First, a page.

cellular and molecular processes to understand infectious disease mechanisms


Page 1“Th e Ebola Wars: General Edition” by Addy, Iadarola, & Dube


Part I –What Is a Virus? “I can’t believe I’m a college sophomore,” thought Terry in amazement while taking the train back home for the summer. “Th e school year went by so fast, but I made it through even though I had to change my major.”

A text popped up on Terry’s smartphone, “Terry, when r u going on ur trip? Let’s meet up before u go.” Terry recognized that the message was from Alex, a long-time friend from high school. “Leaving in a week,” Terry quickly texted back. “Never been on a trip outside of the US and can’t wait to work with doctors and nurses to help sick people. Alex, let’s meet up Fri.”

After a week of seeing family and friends, Terry was off to the west coast of Africa for ten weeks. Th is would be a life- changing experience. Th e agency placed Terry in a rural site where residents had limited access to medical care. Th e locals sometimes traveled miles to be seen at their clinic. Th e health care professionals on the team were unbelievably positive and devoted to educating and providing patients with the best care possible. Residents came in with many types of ailments. Terry’s responsibilities included greeting patients and their families, bandaging wounds, and providing additional assistance to doctors and nurses as needed.

Just like the school year, the summer experience seemed as though it was over in no time. Terry was about to return home when unexpected news came. Terry’s team was contacted by the Centers for Disease Control and Prevention (CDC) and notifi ed that they had likely been exposed to a patient infected with the Ebola virus as there was an outbreak near the medical relief site. Th e patient who had contracted the virus had died. Struck with fear, Terry quickly tried to determine which patient it could have been and her likelihood of being infected, but she found this nearly impossible to fi gure out. As a precaution, all individuals on the team returning to the US had to be screened and undergo a 21-day quarantine where they would be monitored for any Ebola-like symptoms. Not doing so could potentially place others at risk for contracting this deadly virus.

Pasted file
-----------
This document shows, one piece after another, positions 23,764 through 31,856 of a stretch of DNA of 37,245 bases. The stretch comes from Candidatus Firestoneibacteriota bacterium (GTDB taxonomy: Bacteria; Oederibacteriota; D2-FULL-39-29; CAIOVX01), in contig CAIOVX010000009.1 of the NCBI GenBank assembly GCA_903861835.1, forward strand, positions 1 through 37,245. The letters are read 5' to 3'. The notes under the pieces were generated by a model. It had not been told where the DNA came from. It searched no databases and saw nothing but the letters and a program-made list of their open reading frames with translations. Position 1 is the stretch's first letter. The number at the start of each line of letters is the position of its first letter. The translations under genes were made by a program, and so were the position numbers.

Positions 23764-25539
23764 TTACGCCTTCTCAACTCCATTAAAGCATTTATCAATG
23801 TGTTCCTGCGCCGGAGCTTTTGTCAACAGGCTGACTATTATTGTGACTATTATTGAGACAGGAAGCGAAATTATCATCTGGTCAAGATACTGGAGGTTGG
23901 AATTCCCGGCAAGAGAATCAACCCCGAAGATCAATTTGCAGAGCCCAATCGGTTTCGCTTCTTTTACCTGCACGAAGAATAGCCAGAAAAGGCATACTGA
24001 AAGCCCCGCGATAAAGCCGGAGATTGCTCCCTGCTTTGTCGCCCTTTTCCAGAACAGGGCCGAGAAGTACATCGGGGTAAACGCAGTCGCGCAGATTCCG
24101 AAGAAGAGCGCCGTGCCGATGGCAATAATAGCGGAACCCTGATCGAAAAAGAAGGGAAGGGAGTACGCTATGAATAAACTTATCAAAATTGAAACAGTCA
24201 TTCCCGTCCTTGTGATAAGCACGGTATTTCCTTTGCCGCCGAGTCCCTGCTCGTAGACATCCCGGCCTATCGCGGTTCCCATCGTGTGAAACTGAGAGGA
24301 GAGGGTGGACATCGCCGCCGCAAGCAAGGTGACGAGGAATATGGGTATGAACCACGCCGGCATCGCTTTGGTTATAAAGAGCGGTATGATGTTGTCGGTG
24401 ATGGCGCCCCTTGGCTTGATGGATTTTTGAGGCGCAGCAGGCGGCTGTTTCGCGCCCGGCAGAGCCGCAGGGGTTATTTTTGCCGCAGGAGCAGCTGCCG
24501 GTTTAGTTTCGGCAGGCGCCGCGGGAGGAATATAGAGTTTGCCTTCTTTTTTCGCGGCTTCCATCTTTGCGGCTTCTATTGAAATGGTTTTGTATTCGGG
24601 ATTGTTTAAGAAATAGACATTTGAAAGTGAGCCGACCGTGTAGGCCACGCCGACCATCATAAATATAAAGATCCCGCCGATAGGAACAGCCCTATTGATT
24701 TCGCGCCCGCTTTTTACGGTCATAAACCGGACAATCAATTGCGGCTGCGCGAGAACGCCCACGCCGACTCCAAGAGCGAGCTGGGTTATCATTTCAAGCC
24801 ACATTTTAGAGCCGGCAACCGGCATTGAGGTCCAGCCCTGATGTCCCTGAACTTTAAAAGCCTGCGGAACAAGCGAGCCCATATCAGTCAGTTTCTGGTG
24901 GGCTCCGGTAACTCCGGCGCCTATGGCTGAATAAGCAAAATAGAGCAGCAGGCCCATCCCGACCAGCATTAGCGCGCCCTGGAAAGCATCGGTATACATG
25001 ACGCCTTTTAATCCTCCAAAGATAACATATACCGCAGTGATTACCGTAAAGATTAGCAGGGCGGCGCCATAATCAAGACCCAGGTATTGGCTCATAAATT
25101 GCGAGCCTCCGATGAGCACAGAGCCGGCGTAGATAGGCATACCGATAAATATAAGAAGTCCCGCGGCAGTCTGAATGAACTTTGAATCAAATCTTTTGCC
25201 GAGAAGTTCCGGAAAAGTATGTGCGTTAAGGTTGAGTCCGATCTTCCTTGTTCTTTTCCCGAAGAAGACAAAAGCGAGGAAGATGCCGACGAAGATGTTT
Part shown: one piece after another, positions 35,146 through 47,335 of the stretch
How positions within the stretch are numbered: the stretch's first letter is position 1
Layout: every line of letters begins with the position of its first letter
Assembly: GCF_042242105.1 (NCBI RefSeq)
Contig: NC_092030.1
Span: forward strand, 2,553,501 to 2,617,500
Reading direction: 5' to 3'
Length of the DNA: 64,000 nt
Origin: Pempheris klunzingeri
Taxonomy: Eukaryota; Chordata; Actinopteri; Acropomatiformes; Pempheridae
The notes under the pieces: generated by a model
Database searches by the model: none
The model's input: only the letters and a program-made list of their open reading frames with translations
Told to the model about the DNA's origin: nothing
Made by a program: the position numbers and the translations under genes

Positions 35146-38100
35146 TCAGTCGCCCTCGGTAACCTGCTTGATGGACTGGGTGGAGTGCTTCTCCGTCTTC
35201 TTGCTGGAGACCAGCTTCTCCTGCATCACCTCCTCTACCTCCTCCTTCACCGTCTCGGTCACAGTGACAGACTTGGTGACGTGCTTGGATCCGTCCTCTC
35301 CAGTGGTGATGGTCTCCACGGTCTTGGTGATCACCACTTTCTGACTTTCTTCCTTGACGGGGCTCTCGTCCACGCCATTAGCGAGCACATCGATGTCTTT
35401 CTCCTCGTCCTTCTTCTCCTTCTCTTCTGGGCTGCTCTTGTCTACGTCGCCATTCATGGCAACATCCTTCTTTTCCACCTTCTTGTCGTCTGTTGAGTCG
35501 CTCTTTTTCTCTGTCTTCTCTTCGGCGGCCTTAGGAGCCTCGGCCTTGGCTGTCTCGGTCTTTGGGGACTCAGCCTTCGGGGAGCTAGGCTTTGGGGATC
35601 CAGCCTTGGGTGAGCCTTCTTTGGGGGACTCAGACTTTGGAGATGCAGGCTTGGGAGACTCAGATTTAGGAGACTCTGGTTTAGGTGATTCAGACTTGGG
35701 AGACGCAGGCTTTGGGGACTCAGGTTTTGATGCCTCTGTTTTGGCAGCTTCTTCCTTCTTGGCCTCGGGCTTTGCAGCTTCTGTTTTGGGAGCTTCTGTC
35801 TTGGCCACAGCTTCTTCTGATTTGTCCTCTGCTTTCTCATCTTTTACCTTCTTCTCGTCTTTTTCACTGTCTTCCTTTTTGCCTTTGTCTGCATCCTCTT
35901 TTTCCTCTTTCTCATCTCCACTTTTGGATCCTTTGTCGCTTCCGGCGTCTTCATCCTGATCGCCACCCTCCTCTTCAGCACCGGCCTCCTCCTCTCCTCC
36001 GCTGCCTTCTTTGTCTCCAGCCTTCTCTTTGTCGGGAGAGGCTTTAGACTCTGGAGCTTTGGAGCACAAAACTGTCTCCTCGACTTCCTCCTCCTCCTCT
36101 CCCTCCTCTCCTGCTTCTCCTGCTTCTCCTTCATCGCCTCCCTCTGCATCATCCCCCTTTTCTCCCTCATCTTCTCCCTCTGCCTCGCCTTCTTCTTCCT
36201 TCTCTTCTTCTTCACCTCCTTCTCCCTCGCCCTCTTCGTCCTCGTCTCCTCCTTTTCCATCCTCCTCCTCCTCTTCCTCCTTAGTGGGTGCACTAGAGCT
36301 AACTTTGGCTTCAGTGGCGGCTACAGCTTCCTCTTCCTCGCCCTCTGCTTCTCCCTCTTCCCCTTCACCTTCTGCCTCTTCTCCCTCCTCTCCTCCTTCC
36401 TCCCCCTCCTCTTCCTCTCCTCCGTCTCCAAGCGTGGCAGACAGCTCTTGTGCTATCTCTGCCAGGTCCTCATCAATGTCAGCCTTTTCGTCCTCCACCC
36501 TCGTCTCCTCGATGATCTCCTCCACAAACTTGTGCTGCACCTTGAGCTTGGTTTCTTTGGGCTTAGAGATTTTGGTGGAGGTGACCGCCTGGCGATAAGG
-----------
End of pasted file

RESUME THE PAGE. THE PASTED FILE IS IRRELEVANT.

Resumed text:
“I need to fi nd out more about viruses so that I can understand what’s going on,” thought Terry as she reached for her general biology textbook. Glancing through the section on virology, she was surprised to discover that viruses are tiny particles considered to be non-living since they cannot metabolize energy, do not create waste, do not grow, and require host cells to multiply. Indeed, in order to replicate, viruses hijack the machinery present within the cells that they infect. Th e additional viral particles produced inside host cells can exit and infect other cells. “Th ese viruses seem kind of creepy,” thought Terry. “Th ey’re like parasites to cells.”

Terry continued reading:

General EditionGeneral Edition

by Tracie M. Addy, Yale School of Medicine Teaching and Learning Center, Yale University Linda M. Iadarola , Department of Biological Sciences, Quinnipiac University Derek Dube, Department of Biology, University of Saint Joseph